среда, 11 декабря 2019 г.

Advanced Biology Research Taking Place on Station Today

ISS - Expedition 61 Mission patch.

December 10, 2019

Advanced space research is in full gear aboard the International Space Station today. The Expedition 61 crew is activating new science gear and continuing long-running experiments to benefit humans on and off the Earth.

Rodents delivered aboard the SpaceX Dragon resupply ship are now being housed inside the U.S. Destiny laboratory module. They are being studied for ways to prevent muscle and bone loss in microgravity. NASA astronauts Jessica Meir and Andrew Morgan have been setting up the habitats and stocking them with food and water to support the mice.

Image above: The SpaceX Dragon resupply ship approaches the International Space Station as both spacecraft were orbiting 257 miles above Egypt. Image Credit: NASA.

A specialized 3-D printer aboard the orbiting lab is testing printing cellular structures in space due to the detrimental effects of Earth’s gravity. NASA Flight Engineer Christina Koch has been operating the Bio-Fabrication Facility this week using “bio-inks” with more success than on the ground. The device is dedicated to manufacturing human organs, producing food and personalizing pharmaceuticals.

Koch and Meir also partnered together today to set up and calibrate a new bone densitometer in Japan’s Kibo lab module. The biology research gear will measure and image bone density in the mice living aboard the station.

Morgan and Commander Luca Parmitano are participating this week in a pair of motion coordination experiments sponsored by the European Space Agency. In the first study, the astronauts are exploring how weightlessness affects gripping and manipulating objects with implications for exploring planetary bodies. The second investigation explores how the brain adapts to the lack of traditional up-and-down cues in space.

International Space Station (ISS). Image Credit: NASA

Cosmonaut Oleg Skripochka continues to unload the nearly three tons of cargo just delivered on the Progress 74 cargo craft. Russian Flight Engineer Alexander Skvortsov attached a sensor to himself to measure his cardiac activity before spending the rest of the day on lab maintenance.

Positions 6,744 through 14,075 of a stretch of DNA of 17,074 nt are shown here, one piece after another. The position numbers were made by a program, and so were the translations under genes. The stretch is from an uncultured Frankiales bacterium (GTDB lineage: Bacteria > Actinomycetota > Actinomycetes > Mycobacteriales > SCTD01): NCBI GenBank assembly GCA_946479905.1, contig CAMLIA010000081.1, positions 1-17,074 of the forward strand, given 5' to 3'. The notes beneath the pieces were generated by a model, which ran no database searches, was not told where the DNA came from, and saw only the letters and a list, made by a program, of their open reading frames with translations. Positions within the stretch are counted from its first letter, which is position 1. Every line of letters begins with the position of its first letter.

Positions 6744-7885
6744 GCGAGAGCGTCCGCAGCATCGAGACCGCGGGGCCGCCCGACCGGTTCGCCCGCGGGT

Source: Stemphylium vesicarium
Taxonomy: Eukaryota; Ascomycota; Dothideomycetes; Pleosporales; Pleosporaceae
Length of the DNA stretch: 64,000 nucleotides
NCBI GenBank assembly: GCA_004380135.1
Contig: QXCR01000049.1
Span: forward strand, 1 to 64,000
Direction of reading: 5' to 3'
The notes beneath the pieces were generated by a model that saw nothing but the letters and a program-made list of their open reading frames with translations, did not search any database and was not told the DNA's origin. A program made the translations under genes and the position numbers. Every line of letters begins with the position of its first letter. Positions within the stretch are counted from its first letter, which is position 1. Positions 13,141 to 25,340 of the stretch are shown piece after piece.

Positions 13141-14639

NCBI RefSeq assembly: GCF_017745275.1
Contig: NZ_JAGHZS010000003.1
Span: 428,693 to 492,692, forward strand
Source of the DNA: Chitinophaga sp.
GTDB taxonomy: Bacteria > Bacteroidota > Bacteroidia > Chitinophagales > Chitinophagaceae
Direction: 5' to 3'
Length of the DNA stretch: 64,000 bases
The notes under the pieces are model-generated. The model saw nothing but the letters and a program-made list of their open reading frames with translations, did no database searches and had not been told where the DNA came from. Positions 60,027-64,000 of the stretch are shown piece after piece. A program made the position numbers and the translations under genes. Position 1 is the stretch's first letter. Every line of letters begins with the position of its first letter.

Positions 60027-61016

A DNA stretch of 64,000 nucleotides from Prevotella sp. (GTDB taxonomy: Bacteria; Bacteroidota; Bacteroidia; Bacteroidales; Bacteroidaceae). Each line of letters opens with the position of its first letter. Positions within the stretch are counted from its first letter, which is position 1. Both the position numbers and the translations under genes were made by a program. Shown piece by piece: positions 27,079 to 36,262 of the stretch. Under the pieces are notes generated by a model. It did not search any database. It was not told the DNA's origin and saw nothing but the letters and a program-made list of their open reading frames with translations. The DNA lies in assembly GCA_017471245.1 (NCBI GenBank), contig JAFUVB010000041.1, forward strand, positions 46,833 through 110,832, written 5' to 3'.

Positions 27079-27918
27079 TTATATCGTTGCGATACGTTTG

Related links:

Expedition 61: https://www.nasa.gov/mission_pages/station/expeditions/expedition61/index.html

SpaceX Dragon resupply ship: https://go.nasa.gov/2Po0qjn

Muscle and bone loss: https://www.nasa.gov/mission_pages/station/research/experiments/explorer/Investigation.html?#id=8075

Habitats: https://www.nasa.gov/mission_pages/station/research/experiments/explorer/Facility.html?#id=1096

Bio-Fabrication Facility: https://www.nasa.gov/mission_pages/station/research/experiments/explorer/Facility.html?#id=7599

Bone densitometer: https://www.nasa.gov/mission_pages/station/research/experiments/explorer/Facility.html?

Kibo lab module: https://www.nasa.gov/mission_pages/station/structure/elements/japan-kibo-laboratory

Gripping and manipulating objects: https://www.nasa.gov/mission_pages/station/research/experiments/explorer/Investigation.html?#id=1188

How the brain adapts: https://www.nasa.gov/mission_pages/station/research/experiments/explorer/Investigation.html?#id=2038

Progress 74 cargo craft: https://www.nasa.gov/mission_pages/station/research/experiments/explorer/Facility.html?#id=1096

Cardiac activity: https://www.energia.ru/en/iss/researches/human/12.html

Space Station Research and Technology: https://www.nasa.gov/mission_pages/station/research/index.html

International Space Station (ISS): https://www.nasa.gov/mission_pages/station/main/index.html

Images (mentioned), Text, Credits: NASA/Mark Garcia.

Best regards, Orbiter.ch

* This article was originally published here

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